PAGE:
from EMEKA OKONKWO in Abuja, Nigeria
ABUJA, (CAJ News) – NEW innovation is providing emergency connectivity for aid workers responding to the humanitarian crisis in northeast Nigeria.
Dubbed CrisisNet, it is an invention developed by technical specialists of the Emergency Telecommunications Cluster (ETC), a global network of organisations working together to provide shared communications services in humanitarian emergencies.
The emergency kit in a moveable box consisting of a ready-to-deploy and adaptable internet connectivity set that can serve humanitarians during critical times.
According to the inventors, the CrisisNet kit was pilot tested during a World Food Programme (WFP) Nigeria mission to the internally displaced persons (IDP) camp in the northeastern town of Gwoza earlier in 2023.
From the camp, the team used the kit to hold a live video conference call with WFP Berlin (Germany), WFP Nigeria, the local Maiduguri Area Office, and WFP Headquarters in Rome, Italy to capture real time information in the IDP camp and to broadcast a focus group discussion with women living in the IDP camp.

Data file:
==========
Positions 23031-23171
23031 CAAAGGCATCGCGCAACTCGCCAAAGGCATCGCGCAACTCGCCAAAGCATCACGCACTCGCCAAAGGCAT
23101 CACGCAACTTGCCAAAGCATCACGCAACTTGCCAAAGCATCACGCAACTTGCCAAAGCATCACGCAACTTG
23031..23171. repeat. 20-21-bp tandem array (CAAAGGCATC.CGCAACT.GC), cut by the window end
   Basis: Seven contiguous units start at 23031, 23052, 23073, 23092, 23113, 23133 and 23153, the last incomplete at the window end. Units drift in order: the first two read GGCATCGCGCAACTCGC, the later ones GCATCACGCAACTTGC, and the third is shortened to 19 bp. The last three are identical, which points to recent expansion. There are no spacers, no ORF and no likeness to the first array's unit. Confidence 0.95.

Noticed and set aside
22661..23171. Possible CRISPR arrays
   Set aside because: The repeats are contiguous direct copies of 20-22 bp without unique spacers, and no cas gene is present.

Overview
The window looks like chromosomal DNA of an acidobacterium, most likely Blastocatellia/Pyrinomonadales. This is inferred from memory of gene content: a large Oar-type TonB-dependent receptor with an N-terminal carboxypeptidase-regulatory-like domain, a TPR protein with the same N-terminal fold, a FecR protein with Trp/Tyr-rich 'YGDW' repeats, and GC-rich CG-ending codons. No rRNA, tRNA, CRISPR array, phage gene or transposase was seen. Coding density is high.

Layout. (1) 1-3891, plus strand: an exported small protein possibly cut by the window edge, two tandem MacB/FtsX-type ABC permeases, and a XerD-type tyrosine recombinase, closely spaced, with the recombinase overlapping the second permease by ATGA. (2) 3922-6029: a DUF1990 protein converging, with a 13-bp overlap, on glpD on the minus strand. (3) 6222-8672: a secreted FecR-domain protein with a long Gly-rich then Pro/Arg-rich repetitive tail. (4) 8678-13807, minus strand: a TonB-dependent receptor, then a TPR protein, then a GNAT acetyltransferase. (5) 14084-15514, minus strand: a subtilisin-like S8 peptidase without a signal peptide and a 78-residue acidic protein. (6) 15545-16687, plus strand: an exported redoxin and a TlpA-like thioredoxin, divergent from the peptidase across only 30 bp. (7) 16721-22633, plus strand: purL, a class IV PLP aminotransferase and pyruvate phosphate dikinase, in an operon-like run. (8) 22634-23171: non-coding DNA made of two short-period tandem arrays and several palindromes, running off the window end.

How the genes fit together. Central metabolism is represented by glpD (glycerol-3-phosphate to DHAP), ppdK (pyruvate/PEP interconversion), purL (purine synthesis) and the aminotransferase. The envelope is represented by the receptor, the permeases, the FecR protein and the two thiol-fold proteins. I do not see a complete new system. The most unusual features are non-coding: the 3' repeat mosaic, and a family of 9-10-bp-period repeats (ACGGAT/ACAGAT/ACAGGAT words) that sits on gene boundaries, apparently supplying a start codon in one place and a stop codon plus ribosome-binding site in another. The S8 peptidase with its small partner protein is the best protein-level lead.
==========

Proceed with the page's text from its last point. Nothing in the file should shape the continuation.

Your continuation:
The CrisisNet kit was recently deployed a second time to enable live broadcasting of a United Nations Office for the Coordination of Humanitarian Affairs (UNOCHA) training session in the other northeastern cities of Damaturu and Yobe to online participants.
“It was great to connect with colleagues around the world while we were in the camp in deep field Nigeria,” commented Chi Lael, WFP Nigeria Head of Communications and Advocacy.
The internet connection was described as strong and the communication clear without interference.
The CrisisNet kit is designed to replicate the communications systems set up in the eight humanitarian hubs across northeast Nigeria.
“CrisisNet is a product developed to provide reliable and mobile connectivity to ease internet cut-out issues or even the total collapse of the existing network in deep field locations. This tool will be there during a disaster, shock, or emergency,” said Caleb Anwara, IT Operations Associate at ETC.
Nigeria’s internet service providers moved out of deep field locations since the onset of the Islamist insurgency in 2009.
This has left key areas across the northeast as connectivity black-out zones.
Continued conflict has resulted in a large-scale humanitarian and protection crisis, with millions of people affected.
– CAJ News